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Bowel cancer breakthrough could help thousands

Written by: QMI Agency
 

Jul. 18, 2014

(Fotolia)


 

A major breakthrough in bowel cancer research out of U.K.'s Queen's University could help thousands of people whose cells resist common treatment.

Dr. Sandra van Schaeybroeck and her team say they've discovered how two genes cause bowel cancer cells to become resistant to treatments.

When patients with aggressive forms of bowel cancer are treated with drugs that target the faulty MEK gene, another gene called MET triggers a survival mechanism in the cancer calls.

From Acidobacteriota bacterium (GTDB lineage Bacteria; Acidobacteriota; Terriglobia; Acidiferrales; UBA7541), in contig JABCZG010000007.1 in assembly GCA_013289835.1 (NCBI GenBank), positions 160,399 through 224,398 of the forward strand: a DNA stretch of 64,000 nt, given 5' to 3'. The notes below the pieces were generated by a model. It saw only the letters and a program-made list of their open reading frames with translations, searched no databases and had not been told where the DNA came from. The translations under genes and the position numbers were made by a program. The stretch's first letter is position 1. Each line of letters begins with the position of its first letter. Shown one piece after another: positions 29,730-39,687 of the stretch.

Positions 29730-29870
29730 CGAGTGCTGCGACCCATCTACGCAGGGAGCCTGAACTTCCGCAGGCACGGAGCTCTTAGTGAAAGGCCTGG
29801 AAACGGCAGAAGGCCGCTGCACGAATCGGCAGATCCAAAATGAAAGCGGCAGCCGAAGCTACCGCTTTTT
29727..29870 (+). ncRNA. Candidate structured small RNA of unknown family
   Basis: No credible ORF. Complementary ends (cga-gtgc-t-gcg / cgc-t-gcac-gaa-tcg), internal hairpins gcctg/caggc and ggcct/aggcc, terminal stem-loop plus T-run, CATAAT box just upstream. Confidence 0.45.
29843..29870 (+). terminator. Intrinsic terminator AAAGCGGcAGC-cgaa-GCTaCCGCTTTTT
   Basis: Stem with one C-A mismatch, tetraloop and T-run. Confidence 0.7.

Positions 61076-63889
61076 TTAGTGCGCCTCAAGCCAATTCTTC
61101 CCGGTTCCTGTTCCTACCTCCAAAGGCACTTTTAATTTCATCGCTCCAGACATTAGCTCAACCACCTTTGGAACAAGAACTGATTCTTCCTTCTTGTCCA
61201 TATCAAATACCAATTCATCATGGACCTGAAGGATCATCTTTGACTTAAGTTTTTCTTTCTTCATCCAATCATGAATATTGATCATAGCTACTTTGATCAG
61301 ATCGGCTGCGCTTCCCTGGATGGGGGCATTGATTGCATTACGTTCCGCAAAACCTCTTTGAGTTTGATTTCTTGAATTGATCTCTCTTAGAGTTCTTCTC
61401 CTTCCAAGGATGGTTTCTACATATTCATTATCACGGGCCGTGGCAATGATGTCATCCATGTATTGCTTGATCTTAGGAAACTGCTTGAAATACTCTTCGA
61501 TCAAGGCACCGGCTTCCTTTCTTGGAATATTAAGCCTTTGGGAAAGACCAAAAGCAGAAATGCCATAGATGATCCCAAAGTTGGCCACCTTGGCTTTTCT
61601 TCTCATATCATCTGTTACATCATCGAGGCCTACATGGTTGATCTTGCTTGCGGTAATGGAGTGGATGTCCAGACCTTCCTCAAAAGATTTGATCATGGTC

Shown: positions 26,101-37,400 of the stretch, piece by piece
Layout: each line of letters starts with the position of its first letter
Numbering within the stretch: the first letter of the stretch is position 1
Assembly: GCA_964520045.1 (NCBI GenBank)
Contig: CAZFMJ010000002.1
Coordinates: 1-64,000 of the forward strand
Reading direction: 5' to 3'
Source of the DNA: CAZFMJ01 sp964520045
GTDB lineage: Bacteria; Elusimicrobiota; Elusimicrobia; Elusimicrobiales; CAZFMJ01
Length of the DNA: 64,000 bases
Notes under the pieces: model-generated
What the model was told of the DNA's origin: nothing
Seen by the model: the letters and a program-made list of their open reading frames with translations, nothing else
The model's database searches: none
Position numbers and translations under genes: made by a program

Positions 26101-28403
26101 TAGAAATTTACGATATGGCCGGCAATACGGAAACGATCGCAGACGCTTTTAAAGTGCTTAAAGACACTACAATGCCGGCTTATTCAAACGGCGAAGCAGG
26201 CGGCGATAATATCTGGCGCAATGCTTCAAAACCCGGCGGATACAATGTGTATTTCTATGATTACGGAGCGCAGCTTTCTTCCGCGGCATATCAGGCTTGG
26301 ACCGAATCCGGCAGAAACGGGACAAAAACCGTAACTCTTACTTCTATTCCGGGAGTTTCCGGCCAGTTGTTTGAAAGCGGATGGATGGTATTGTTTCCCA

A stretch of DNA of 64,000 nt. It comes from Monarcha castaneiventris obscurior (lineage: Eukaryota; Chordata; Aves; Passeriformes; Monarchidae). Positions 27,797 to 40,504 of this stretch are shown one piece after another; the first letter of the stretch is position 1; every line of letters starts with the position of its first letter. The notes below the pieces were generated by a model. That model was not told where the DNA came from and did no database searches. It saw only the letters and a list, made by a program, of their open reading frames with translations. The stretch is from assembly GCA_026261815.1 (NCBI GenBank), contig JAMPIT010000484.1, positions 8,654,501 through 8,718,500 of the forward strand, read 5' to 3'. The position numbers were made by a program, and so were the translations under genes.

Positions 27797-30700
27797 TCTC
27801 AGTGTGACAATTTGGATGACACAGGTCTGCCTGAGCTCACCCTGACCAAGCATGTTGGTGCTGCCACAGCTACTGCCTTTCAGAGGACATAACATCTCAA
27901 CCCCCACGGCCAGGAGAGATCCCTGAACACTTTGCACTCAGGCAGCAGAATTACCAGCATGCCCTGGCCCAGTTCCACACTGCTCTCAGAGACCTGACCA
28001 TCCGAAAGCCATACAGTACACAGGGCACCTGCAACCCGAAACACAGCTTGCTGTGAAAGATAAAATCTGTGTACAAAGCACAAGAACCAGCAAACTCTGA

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But when the researchers added a drug that targets MET to the mix, the bowel cancer cells died.

Because more than half of people with bowel cancer develop an aggressive form of the disease that does not respond to standard treatment, this research could have widespread implications.

"Understanding how they are involved in development of the disease has also primed the development of a potential new treatment approach for this disease," Schaeybroeck said.

About 24,400 Canadians are diagnosed with bowel cancer each year, and it is the second-leading cause of death from cancer in men and the third-leading cause of death from cancer in women.

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